Religion & Power

A holographic image of Mao in a rural farmhouse. Despite decades of violence and murder, Mao is still revered by many Chinese as a near god-like figure. Image by Sim Chi Yin/ VII Photo Agency. China, 2016.
March 15, 2017
by Ian Johnson

How is China's religious revival influencing the country's future? Visit with Pulitzer Center journalist grantee Ian Johnson for a book signing and discussion at East City Bookshop in Washington, D.C...

TBD
March 3, 2017
by Krithika Varagur

An inside look at how Saudi Arabia uses money, scholarships, diplomacy, and media to propagate its brand of fundamentalist Islam in the world’s most populous Muslim country, Indonesia.

King Salman bin Abdulaziz al Saud. Image courtesy of Blacklisted News.
March 3, 2017 / The Atlantic
by Krithika Varagur

King Salman's historic visit to Indonesia is the culmination of a 37-year-long Saudi campaign for cultural influence in the world's largest Muslim nation.

February 16, 2017
by Marvin Kalb

Marvin Kalb spoke at the Cosmos Club about President Trump and his relationship with the American media.

January 30, 2017

This unit asks middle school students to explore the varying roles beliefs play in people's lives. Beliefs will be explored through the lenses of world religions, science, and social relationships....

A sign in Ningxia, northwestern China, reads: "Love your country, love your religion; know the law, follow the law". Image by Alice Su. China, 2016.
January 6, 2017
by Alice Su

China's Muslim minorities make up only two percent of the population, but comprise 20 million people. How do they relate to Islam, the state, the majority Han Chinese and one another?

Image of a A Uyghur woman standing at a religious shrine near Hotan, southern Xinjiang.
January 4, 2017 / The Caravan
by Alice Su

For centuries, Uyghurs have journeyed between the different Muslim shrines dotting the Taklamakan Desert. Now, the Chinese state has forcibly closed many of them.

December 16, 2016 / Foreign Policy
by Alice Su

Chinese authorities speak of terrorism as an ideological problem, but treat it as an ethnic one.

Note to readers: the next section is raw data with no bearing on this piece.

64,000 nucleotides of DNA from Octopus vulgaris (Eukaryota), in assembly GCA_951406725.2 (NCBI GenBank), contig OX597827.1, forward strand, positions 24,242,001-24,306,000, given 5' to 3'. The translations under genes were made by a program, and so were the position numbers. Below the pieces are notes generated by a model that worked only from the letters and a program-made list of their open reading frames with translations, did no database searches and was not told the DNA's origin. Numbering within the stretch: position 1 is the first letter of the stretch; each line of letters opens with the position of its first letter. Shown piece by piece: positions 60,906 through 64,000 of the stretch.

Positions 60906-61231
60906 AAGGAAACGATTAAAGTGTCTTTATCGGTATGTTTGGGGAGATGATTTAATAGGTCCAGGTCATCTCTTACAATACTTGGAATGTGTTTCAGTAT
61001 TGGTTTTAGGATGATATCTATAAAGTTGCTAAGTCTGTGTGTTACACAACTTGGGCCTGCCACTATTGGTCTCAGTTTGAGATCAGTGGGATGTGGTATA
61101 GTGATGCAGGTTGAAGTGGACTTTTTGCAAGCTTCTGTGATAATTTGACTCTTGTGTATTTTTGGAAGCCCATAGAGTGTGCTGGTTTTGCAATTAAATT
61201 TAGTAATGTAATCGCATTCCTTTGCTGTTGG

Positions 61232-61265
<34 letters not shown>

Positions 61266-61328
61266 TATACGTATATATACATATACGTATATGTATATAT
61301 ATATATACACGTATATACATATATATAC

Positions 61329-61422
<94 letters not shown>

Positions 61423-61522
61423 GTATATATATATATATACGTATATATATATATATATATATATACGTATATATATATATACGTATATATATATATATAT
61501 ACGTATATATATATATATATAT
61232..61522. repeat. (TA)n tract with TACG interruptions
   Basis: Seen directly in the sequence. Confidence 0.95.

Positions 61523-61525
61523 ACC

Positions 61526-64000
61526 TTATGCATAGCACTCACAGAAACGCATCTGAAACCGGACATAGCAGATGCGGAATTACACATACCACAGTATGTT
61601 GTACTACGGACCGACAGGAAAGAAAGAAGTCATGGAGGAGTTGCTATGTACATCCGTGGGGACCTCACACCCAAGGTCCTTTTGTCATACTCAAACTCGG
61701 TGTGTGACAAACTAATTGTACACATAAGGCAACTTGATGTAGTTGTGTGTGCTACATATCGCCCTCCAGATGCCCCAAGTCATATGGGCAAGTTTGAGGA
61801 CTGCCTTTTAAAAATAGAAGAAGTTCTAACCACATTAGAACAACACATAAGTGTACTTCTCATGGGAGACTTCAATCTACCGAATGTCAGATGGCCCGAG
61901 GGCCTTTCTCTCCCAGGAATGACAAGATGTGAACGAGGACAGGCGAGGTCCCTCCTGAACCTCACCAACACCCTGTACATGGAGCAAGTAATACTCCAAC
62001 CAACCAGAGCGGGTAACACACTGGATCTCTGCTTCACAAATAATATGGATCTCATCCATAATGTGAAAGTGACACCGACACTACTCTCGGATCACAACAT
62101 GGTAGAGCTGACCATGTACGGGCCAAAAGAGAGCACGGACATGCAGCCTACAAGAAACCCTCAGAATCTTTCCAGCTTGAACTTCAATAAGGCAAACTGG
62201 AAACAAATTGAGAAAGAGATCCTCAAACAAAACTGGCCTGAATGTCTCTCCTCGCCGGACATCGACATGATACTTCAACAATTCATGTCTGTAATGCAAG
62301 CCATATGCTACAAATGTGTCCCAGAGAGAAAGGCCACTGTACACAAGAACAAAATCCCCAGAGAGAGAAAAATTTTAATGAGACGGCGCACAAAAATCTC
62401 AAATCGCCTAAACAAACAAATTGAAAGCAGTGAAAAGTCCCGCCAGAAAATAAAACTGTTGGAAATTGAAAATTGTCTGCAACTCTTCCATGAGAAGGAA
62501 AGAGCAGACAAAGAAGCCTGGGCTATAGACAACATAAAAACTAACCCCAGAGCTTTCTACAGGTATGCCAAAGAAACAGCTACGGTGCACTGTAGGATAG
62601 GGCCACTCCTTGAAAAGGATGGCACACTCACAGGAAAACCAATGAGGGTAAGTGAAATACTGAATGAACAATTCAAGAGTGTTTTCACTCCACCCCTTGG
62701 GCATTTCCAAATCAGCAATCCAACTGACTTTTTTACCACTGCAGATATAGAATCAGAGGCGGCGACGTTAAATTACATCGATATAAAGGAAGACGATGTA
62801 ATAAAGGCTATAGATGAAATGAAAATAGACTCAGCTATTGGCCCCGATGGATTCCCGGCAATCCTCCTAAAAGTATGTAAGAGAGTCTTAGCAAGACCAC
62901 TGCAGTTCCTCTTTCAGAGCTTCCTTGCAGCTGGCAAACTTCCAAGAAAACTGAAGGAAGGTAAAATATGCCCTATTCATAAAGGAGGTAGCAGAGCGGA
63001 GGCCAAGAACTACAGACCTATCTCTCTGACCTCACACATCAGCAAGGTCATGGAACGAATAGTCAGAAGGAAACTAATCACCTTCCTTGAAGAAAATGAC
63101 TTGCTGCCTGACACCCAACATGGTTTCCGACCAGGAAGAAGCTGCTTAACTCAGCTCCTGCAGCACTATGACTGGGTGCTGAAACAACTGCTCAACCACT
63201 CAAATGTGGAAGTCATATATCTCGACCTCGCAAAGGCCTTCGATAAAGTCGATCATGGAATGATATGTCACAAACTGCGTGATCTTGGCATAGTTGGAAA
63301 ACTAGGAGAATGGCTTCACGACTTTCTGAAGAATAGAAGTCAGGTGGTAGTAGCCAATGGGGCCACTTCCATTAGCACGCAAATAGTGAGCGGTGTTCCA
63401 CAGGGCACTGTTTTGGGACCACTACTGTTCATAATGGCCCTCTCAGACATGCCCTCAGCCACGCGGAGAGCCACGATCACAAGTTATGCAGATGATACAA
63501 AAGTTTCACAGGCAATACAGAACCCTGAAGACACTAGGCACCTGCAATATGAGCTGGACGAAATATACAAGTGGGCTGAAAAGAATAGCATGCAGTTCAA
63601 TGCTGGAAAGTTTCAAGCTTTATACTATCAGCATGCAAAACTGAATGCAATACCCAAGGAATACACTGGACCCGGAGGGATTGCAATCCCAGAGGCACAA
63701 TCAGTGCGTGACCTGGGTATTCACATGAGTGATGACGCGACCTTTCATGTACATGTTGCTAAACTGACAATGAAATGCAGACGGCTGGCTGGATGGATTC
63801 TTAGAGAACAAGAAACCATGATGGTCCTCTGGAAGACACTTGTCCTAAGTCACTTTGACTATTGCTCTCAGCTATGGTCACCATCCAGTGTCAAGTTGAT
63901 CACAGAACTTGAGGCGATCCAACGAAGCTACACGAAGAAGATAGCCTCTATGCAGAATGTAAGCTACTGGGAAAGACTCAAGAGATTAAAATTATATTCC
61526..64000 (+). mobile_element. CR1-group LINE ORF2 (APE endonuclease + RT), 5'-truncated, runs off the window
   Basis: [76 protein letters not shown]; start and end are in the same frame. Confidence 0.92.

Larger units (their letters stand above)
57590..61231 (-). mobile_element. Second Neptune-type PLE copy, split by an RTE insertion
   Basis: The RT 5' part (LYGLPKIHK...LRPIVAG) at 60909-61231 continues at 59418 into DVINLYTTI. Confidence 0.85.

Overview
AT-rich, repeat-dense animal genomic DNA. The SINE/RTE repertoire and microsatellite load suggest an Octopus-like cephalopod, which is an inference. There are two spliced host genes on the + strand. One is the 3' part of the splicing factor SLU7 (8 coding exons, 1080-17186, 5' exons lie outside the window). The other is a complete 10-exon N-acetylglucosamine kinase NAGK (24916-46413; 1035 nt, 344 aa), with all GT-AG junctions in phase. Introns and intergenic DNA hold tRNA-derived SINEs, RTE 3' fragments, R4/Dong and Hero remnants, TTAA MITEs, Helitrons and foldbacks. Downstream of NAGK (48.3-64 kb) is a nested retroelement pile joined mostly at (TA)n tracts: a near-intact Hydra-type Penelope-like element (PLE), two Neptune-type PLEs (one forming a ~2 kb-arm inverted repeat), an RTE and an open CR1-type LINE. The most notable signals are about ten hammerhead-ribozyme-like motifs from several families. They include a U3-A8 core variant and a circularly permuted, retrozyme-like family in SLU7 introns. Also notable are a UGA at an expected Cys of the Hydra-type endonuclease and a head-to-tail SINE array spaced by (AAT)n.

The flags of many nations fly at the COP22 climate conference in Marrakesh. The nearly 200 nations committed to the Paris Climate Agreement were stunned this week when President elect Trump announced his plans to rush to withdraw from the accord. Image by Justin Catanoso. Morocco, 2016.
November 18, 2016 / Mongabay
by Justin Catanoso

As President elect Trump seeks a quick exit from the Paris Climate Accord, the international community at the COP22 climate summit says the world will go forward without the US; China may lead.

November 14, 2016
by Andre Lambertson, Rebecca Kaplan

New York-based photographer explores his range of work with faculty and students, sharing his reporting from New Orleans, Staten Island, Liberia, Jamaica and beyond.

An open-air market in Marrakesh, Morocco. The city is hosting November’s COP22 Climate Conference and decisions made there could shape its future. If the rising heat brought by global warming isn’t abated, then parts of North Africa could become inhabitable by mid-century, according to a 2016 study. Image by Feliciano Guimarães via Creative Commons. Morocco, 2016.
November 3, 2016 / Mongabay
by Justin Catanoso

This month’s 22nd UN climate conference in Morocco is critical for putting practical mechanisms in place to determine how the world’s nations will curb climate change.

Malikka Bouaissa (left) and Assia Missaoui
November 3, 2016 / Untold Stories
by Nick Shindo Street

Sword-wielding ISIS partisans grab headlines and prompt clicks, but Europe's other Muslim fringe—women, LGBT people, artists and community activists—are far more numerous and influential.